The perpetual chicken-and-egg questions for news outlets like USA Today is how much attention should be paid to candidates who have little chance of winning the election but whose chances of garnering more support could rise with increased press coverage.
"I'm sympathetic to [candidates'] concern that they can't become major candidates without coverage, but it's not our job to help them become major candidates," Singer says.
Singer says he believes USA Today should cover third-party candidates if they are relevant to a particular political conversation and have demonstrated a level of credibility and organization. When the newspaper ran an article about challenges in getting on state ballots, for instance, Singer decided it was relevant to cover the potential impact of Goode, a former Virginia congressman, on the presidential contest in Virginia. But he says he doesn't feel obligated to insert comments from third-party candidates in a story about squabbles between Democrats and Republicans.
"The reason is, quite simply, because we're talking orders of magnitude, numbers of supporters, amount of money raised," Singer says. "For a national newspaper, it doesn't make sense to write about a dispute about energy policies of Romney versus Obama, and then here are five people who you likely won't be able to vote for. It doesn't add news value for our readers. It's not because we don't care they are out there. It's simply a factor of what do you feel are the important things to tell readers about the presidential campaign."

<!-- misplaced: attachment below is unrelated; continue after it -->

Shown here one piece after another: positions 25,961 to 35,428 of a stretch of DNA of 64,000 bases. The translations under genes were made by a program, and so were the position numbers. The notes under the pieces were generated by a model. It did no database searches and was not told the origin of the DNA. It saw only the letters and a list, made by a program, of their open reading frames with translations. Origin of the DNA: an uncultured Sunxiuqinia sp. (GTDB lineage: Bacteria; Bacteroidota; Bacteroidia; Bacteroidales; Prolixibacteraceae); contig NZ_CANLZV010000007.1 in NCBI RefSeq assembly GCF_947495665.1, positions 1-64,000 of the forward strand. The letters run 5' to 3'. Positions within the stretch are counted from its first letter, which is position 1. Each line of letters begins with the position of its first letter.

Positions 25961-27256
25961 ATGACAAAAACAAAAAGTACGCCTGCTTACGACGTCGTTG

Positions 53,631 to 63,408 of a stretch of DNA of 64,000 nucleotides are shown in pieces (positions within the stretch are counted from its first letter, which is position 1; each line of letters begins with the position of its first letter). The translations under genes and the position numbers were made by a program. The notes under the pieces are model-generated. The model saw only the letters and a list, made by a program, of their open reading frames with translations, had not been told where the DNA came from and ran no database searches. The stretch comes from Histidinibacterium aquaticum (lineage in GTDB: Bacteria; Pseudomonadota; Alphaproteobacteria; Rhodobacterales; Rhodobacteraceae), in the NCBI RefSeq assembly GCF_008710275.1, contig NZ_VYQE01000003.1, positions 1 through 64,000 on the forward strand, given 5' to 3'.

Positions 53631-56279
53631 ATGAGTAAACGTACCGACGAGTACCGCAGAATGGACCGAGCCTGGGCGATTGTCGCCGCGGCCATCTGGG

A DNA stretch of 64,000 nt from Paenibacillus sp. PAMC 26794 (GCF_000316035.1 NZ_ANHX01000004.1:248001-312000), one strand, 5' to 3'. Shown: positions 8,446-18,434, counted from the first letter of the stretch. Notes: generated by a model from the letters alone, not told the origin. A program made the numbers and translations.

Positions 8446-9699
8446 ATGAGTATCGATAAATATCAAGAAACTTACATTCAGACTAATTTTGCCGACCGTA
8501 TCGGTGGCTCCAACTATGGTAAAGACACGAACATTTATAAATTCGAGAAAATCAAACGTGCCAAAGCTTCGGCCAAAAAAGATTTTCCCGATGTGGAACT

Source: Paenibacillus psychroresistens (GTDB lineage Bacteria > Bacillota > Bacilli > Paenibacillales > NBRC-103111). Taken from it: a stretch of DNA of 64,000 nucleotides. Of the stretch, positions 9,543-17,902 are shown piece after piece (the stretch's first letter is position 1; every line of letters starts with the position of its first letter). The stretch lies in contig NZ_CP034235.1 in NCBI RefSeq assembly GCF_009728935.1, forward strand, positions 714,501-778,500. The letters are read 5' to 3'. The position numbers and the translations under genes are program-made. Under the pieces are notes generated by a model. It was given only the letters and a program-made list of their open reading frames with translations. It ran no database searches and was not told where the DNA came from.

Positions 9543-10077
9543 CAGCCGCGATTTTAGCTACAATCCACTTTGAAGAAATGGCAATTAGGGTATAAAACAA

USA Today's policy for this election cycle is that any candidate who is on the ballot in five states earned a spot on the candidate profile landing page.
"When we built candidate pages for third-party candidates, we made a conscious decision to be a little out of the mainstream," Singer says. "It was the reasonable thing to do given that combined these are individuals you're likely to see on the ballot."
In addition to candidate profiles and other standing features, third-party coverage tends to be about who has announced his or her candidacy, debate appearances (or snubs) and whether candidates are on or off the ballot.
News organizations gave plenty of coverage to the rise and eventual collapse of Americans Elect, the $35 million effort to find a viable third-party candidate. New York Times columnist Thomas Friedman was among the most ardent supporters of the effort. Obituaries for Americans Elect often characterized the movement's downfall as inevitable.
On the campaign trail, Quinn says he repeatedly hears reporters asking Johnson questions that are not posed to the major-party candidates: Who would you choose between Obama and Romney? What does being a Libertarian actually mean? By far the most common question: How would you feel about being a spoiler for either Obama or Romney?"